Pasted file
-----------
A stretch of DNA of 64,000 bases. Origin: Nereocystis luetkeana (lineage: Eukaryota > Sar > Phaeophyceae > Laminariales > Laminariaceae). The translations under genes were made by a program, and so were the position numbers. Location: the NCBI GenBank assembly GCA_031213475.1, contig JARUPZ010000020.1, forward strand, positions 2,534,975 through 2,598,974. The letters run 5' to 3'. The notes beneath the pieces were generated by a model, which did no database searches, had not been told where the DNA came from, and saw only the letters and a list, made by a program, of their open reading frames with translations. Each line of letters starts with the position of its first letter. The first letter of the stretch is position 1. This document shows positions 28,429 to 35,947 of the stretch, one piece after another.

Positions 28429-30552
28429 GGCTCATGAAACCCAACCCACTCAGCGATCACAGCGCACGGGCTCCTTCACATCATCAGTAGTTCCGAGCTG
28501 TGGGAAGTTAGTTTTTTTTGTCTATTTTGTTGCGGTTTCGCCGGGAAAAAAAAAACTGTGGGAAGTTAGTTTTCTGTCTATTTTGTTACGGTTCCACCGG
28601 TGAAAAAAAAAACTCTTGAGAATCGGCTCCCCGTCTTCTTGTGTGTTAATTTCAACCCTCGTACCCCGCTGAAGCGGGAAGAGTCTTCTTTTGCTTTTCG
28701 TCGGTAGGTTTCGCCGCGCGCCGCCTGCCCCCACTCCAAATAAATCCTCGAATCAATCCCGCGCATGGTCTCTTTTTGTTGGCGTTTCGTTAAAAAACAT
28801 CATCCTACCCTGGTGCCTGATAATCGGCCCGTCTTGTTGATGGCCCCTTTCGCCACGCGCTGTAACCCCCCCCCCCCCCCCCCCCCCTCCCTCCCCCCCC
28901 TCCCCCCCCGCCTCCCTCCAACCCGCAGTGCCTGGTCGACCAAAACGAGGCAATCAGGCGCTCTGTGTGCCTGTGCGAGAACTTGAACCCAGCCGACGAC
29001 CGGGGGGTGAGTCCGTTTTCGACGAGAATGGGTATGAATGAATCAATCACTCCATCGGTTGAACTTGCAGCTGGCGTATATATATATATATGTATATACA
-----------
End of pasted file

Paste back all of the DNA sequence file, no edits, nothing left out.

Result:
A stretch of DNA of 64,000 bases. Origin: Nereocystis luetkeana (lineage: Eukaryota > Sar > Phaeophyceae > Laminariales > Laminariaceae). The translations under genes were made by a program, and so were the position numbers. Location: the NCBI GenBank assembly GCA_031213475.1, contig JARUPZ010000020.1, forward strand, positions 2,534,975 through 2,598,974. The letters run 5' to 3'. The notes beneath the pieces were generated by a model, which did no database searches, had not been told where the DNA came from, and saw only the letters and a list, made by a program, of their open reading frames with translations. Each line of letters starts with the position of its first letter. The first letter of the stretch is position 1. This document shows positions 28,429 to 35,947 of the stretch, one piece after another.

Positions 28429-30552
28429 GGCTCATGAAACCCAACCCACTCAGCGATCACAGCGCACGGGCTCCTTCACATCATCAGTAGTTCCGAGCTG
28501 TGGGAAGTTAGTTTTTTTTGTCTATTTTGTTGCGGTTTCGCCGGGAAAAAAAAAACTGTGGGAAGTTAGTTTTCTGTCTATTTTGTTACGGTTCCACCGG
28601 TGAAAAAAAAAACTCTTGAGAATCGGCTCCCCGTCTTCTTGTGTGTTAATTTCAACCCTCGTACCCCGCTGAAGCGGGAAGAGTCTTCTTTTGCTTTTCG
28701 TCGGTAGGTTTCGCCGCGCGCCGCCTGCCCCCACTCCAAATAAATCCTCGAATCAATCCCGCGCATGGTCTCTTTTTGTTGGCGTTTCGTTAAAAAACAT
28801 CATCCTACCCTGGTGCCTGATAATCGGCCCGTCTTGTTGATGGCCCCTTTCGCCACGCGCTGTAACCCCCCCCCCCCCCCCCCCCCCTCCCTCCCCCCCC
28901 TCCCCCCCCGCCTCCCTCCAACCCGCAGTGCCTGGTCGACCAAAACGAGGCAATCAGGCGCTCTGTGTGCCTGTGCGAGAACTTGAACCCAGCCGACGAC
29001 CGGGGGGTGAGTCCGTTTTCGACGAGAATGGGTATGAATGAATCAATCACTCCATCGGTTGAACTTGCAGCTGGCGTATATATATATATATGTATATACA